Russian President Vladimir Putin assured graduates of Russia’s military academies that several Russian weapons systems are years, even decades more advanced than its foreign counterparts. Earlier this year, the Russian President unveiled numerous weapons systems with advanced capabilities which do not yet possess equivalents anywhere else in the world relative to their impressive capabilities.
Russian President Vladimir Putin says his country has made a breakthrough in designing new weapons, which are years or even decades ahead of its rival countries.
Addressing the graduates of Russian military academies in the Kremlin on Thursday, the president said that the modern weapons represent a quantum leap in the Russian military capability, the Associated Press reported.
“A number of our weapons systems are years, and, perhaps, decades ahead of foreign analogues,” Putin said. “Modern weapons contribute to a multifold increase in the Russian military potential.”
Putin singled out the new Avangard hyper-sonic vehicle, which has an intercontinental range and can fly in the atmosphere at a speed 20 times the speed of sound. The weapon, which can change both its course and its altitude en route to a target, is “absolutely invulnerable to any air or missile defense means,” Putin explained.
He also mentioned a new Sarmat intercontinental ballistic missile (ICBM), which is set to replace Russia’s Soviet-designed Voyevoda – the world’s heaviest ICBM, which is known as “Satan” in the West and which carries 10 nuclear warheads. Putin noted that Sarmat carries a bigger number of nuclear warheads, which are more powerful than the ones on Satan.
Weighing 200 metric tons (220 tons), the Sarmat is capable of flying over the North or the South Poles and strike targets anywhere in the world, Putin explained earlier in March, when he presented an array of new nuclear weapons.
Among the weapons he mentioned on Thursday was also the Kinzhal hyper-sonic missile that has already been put on duty with the units of Russia’s Southern Military District.
Putin made the remarks as Russia’s longtime adversary, the United States, is worried that if North Atlantic Treaty Organization (NATO) had to head off a conflict with Russia, it could get stuck in a traffic jam, The Washington Post said in a Sunday report.
“We have to be able to move as fast or faster than Russia in order to be an effective deterrent,” the Post quoted Ben Hodges, the US Army’s former top general in Europe as saying.
Washington has long been pressing its European allies to get more NATO warplanes, ships and battalions ready for a possible combat. NATO leaders, however, are just beginning to address the underlying issues, such as funding for infrastructure and bureaucratic roadblocks.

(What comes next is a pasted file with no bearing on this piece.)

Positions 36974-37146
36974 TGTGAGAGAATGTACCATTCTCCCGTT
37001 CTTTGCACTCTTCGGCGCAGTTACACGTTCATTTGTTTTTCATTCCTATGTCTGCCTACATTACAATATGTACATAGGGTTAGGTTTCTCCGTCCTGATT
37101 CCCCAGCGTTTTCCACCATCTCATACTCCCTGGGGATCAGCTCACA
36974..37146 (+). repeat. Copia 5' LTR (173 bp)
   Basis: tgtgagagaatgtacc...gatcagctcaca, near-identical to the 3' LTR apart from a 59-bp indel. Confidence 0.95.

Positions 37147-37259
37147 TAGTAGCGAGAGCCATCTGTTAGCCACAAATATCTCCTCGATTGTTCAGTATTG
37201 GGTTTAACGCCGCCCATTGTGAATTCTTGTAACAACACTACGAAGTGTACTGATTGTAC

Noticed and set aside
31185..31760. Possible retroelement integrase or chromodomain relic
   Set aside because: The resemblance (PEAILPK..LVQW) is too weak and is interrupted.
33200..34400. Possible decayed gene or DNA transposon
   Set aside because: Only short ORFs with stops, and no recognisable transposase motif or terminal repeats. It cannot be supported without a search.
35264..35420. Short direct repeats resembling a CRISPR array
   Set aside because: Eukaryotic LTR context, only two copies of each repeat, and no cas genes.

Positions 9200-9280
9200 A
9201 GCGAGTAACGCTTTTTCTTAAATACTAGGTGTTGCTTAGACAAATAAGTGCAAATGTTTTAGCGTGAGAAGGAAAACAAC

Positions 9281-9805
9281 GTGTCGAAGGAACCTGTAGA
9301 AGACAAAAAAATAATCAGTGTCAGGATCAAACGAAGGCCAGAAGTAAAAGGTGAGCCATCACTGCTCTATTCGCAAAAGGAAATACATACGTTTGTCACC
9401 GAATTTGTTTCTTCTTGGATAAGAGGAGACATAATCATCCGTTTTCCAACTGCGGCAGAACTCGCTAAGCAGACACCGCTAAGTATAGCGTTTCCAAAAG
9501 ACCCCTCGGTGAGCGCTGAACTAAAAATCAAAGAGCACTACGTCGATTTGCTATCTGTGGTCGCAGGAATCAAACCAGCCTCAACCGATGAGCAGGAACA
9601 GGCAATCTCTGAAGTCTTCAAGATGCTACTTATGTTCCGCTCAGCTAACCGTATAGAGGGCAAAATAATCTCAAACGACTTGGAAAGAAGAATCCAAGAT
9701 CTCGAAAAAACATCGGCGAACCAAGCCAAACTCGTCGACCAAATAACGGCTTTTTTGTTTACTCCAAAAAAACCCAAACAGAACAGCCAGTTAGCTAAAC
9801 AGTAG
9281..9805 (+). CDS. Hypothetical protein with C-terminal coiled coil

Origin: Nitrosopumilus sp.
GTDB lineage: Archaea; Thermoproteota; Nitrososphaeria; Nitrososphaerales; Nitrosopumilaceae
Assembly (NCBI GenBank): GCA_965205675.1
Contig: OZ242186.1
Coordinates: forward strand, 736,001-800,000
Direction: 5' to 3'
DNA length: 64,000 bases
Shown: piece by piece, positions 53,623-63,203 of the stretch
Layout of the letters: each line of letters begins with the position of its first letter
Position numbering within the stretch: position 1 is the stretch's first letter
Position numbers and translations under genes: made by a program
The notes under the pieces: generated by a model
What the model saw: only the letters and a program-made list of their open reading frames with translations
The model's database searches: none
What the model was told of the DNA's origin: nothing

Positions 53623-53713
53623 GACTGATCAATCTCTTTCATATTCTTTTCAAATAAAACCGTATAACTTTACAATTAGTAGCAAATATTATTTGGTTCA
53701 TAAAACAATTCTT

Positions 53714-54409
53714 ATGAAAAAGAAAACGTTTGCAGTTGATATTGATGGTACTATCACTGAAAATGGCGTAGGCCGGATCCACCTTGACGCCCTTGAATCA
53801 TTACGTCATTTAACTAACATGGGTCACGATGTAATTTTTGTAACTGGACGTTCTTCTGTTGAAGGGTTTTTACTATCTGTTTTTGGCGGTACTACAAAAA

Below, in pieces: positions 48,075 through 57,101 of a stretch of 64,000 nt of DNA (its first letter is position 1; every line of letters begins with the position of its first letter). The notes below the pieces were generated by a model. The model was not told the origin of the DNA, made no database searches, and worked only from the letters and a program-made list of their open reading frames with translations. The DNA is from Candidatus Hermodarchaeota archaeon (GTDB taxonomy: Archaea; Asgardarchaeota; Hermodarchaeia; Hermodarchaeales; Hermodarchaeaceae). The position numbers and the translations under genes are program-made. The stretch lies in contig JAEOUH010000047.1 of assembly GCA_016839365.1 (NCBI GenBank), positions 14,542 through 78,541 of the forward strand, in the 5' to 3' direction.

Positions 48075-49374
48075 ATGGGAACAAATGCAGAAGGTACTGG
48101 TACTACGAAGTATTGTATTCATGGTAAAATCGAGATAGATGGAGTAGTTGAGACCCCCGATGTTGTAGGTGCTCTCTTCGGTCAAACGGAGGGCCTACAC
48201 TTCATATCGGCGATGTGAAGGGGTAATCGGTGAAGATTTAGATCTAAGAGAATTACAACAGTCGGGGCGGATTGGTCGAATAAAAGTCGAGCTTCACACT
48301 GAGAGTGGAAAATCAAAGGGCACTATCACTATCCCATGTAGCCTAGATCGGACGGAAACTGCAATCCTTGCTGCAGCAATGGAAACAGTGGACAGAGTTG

For years after NATO’s 2004 expansion into the territory that had once been the Soviet Union’s, the US-led military alliance had no plans for how to defend its new members, according to a retired US Army general and former US ambassador to NATO, Douglas Lute.
The NATO members are getting prepared for a mid-July summit in Brussels, where they are expected to approve a new plan that would speed transit from the East Coast of the United States all the way to NATO’s border with Russia.
This, however, would be a challenge for European governments, who have come under pressure by US President Donald Trump to increase military spending to solve the long-running problems – which even still will take years to eliminate.
Trump and Putin are also expected to meet on July 16 in Helsinki, Finland.
Meanwhile, NATO is attempting to get its act together as it inducts new members, but hasn’t yet developed strategic defense plans around NATO’s defensive functionality. Disputes have arisen over how the defensive treaty’s military capabilities are to be funded. Additionally, many of the members of the Organization are becoming increasingly at odds with each other over political and economic differences.
Meanwhile, if NATO lacks a concise perspective over its purpose, lacks a common ideology, and its members can’t agree on how international agreements ought to function, or whether they even ought to exist, how useful is NATO in the geopolitical environment of the 21st century? Could it simply be classified as an outdated political construct of the Cold War which no longer has effective bearing on the current world order?
The statements, views and opinions expressed in this column are solely those of the author and do not necessarily represent those of The Duran.